THE Mission: Making the Great Commission THE Mission of Your Church 3rd Essential for a TRULY Evangelistic Church


By Wayne Haston

This article is part of the series Essentials for a TRULY Evangelistic Church.

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A local church’s mission must TRULY be the Great Commission. Just using the “Great Commission” as a pious platitude is not enough.

If a church ministry researcher, an objective outsider, visited every service and activity of your church for one month, what would he or she report is the TRUE mission of your church?

In the business world, “secret shoppers” (also called “mystery shoppers”) are hired to give objective professional feedback on how a store is REALLY doing. What kind of review would your church get if a Great Commission secret shopper “shopped” at your church?

Virtually every evangelical church states somewhere in an official church document that it exists to carry out the “Great Commission.” But a 2018 Barna survey found that 51% of U.S. churchgoers said they were not familiar with this term. Another 25% indicated they had heard the term but could not recall its exact meaning. And only 37% could pick Matthew 28:18-20 out of a “line up” among four other unrelated Bible passages as being a Great Commission text.

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Do you really and truly want to know whether or not your church is a Great Commission church? If that is important to you, ask yourself the following five questions and be brutally honest with your answers. And, if you are a pastor, guide your church leaders in a frank discussion based on these questions:

First—Is your church actively “going” in the way Jesus intended in His commission?

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So, what does “Go” mean? It is true that in the Greek text of the New Testament, the word “Go” is not the verb (command) in the sentence, in fact it’s not a verb at all. The English word “Go” is actually translated from a Greek participle (literally, “having gone”) that assumes followers of Jesus will be going—it assumes evangelistic movement on our part.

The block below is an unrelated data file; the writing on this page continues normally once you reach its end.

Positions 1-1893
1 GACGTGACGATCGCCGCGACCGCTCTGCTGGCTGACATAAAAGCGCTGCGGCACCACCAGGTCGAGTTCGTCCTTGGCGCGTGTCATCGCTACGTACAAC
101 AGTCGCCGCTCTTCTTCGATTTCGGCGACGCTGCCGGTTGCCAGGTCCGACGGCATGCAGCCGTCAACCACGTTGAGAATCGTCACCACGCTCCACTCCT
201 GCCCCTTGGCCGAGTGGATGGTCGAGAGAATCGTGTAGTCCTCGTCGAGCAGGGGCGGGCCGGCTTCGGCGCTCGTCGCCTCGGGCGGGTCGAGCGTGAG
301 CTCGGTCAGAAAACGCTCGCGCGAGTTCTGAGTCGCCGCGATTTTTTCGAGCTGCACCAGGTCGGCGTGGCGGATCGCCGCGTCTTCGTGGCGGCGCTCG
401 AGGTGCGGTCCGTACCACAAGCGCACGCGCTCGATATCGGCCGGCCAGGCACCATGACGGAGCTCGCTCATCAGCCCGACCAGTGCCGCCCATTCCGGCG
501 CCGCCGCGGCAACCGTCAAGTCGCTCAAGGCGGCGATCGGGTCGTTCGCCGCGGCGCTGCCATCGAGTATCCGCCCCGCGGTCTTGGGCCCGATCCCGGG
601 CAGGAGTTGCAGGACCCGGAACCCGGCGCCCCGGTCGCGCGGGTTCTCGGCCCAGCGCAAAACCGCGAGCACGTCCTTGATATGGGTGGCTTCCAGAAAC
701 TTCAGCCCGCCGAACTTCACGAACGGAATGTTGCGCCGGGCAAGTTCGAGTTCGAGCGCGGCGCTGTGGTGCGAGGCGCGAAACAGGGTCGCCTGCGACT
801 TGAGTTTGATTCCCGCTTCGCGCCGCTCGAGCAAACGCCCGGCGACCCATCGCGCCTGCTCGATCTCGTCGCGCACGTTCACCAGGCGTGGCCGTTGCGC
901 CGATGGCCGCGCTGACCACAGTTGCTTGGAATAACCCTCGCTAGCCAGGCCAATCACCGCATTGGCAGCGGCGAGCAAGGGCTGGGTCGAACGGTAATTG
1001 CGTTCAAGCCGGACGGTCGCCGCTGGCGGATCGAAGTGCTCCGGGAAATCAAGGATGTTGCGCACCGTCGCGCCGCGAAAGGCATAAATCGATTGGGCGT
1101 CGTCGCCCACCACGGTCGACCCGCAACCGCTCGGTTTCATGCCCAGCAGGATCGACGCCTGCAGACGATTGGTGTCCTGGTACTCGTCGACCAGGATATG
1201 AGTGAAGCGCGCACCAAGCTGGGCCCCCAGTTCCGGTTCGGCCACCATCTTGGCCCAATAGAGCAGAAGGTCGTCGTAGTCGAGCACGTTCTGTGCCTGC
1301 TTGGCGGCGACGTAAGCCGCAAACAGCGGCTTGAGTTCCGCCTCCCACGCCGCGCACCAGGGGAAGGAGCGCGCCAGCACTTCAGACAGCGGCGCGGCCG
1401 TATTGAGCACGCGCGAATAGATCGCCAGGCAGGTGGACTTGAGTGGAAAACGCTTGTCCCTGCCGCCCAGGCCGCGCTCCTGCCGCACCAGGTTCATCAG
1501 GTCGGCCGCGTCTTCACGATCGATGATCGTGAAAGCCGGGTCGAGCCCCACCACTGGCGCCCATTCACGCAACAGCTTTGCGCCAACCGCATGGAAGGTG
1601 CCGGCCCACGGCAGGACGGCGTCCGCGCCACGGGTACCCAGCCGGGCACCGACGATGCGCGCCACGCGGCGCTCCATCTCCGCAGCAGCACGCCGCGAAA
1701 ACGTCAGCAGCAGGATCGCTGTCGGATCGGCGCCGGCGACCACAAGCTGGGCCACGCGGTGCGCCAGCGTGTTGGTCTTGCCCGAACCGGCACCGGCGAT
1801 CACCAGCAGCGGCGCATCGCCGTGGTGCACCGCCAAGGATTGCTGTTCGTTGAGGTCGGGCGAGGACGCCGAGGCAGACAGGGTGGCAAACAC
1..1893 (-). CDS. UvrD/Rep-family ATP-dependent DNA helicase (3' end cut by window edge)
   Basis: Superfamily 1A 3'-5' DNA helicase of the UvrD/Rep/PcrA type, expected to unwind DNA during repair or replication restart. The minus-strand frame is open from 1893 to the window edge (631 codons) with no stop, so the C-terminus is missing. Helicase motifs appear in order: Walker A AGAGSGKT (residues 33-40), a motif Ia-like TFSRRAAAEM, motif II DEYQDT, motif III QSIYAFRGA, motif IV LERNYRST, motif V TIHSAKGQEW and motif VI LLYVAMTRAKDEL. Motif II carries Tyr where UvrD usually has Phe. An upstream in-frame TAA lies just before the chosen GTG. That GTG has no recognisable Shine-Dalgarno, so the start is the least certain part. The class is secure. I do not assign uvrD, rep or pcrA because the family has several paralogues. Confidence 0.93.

As simple as the Great Commission appears to be, a lot of Christians have spent far too much time and ink trying to understand and explain it—often with the result of confusing and misinterpreting its simple meaning. Years ago, someone told me, “The way to understand the meaning of the Great Commission is to read the Book of Acts and see how the early church understood it.” Try that, if you have doubts about the meaning and seriousness of our Lord’s commission. For example:

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But what should “Go” mean today, in your church and mine? How are we to contextualize obedience to the Great Commission in our congregations, at the local level. Well, that’s a big part of what this series of articles is about, so I don’t want to say too much too soon. But here are a few starter thoughts. If your church is “Going,” in the Great Commission sense …

  • A high percentage of your church members will be practicing evangelism as a regular lifestyle. And I don’t mean just being non-verbal witnesses. They will be talking to unbelievers about Jesus and how He can give them eternal hope and bring joy into their lives.
  • Seeker-unbelievers and newly re-born folks will be showing up in your church services frequently, instead of rarely.
  • Your church will be thinking “outwardly,” as much or more than “inwardly.” Church members will be looking for opportunities to bring their unsaved friends to church and any of its seeker-friendly activities.

Second—Is your church making disciples?

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The command in Matthew’s account of the Great Commission is “make disciples.” As you probably know, the New Testament word “disciple” is simply a learner or an adherent to the teachings of a religious leader.

In much of western Christianity today, the word “discipleship” has become very popular, much more popular than the word “evangelism.” That's probably because “evangelism” and “conversion” and “saved” and “born-again” are not politically correct in our pluralistic societies, but “discipleship” has not yet been black-listed by liberal politicians, media, and religious leaders. And discipleship with other Christians is not as intimidating as telling an unbeliever his or her worldview is wrong and there are serious eternal consequences for not putting complete trust in Jesus Christ--the "one and only Way" to receive eternal life.

Discipleship, in many evangelical churches today, means one of two things: (1) doing one-on-one spiritual mentoring with an immature believer, or (2) small group Christian Bible studies focused on issues related to spiritual growth.

Please do not misunderstand me—those ARE good and important ministries. But that is not the core command of the Great Commission.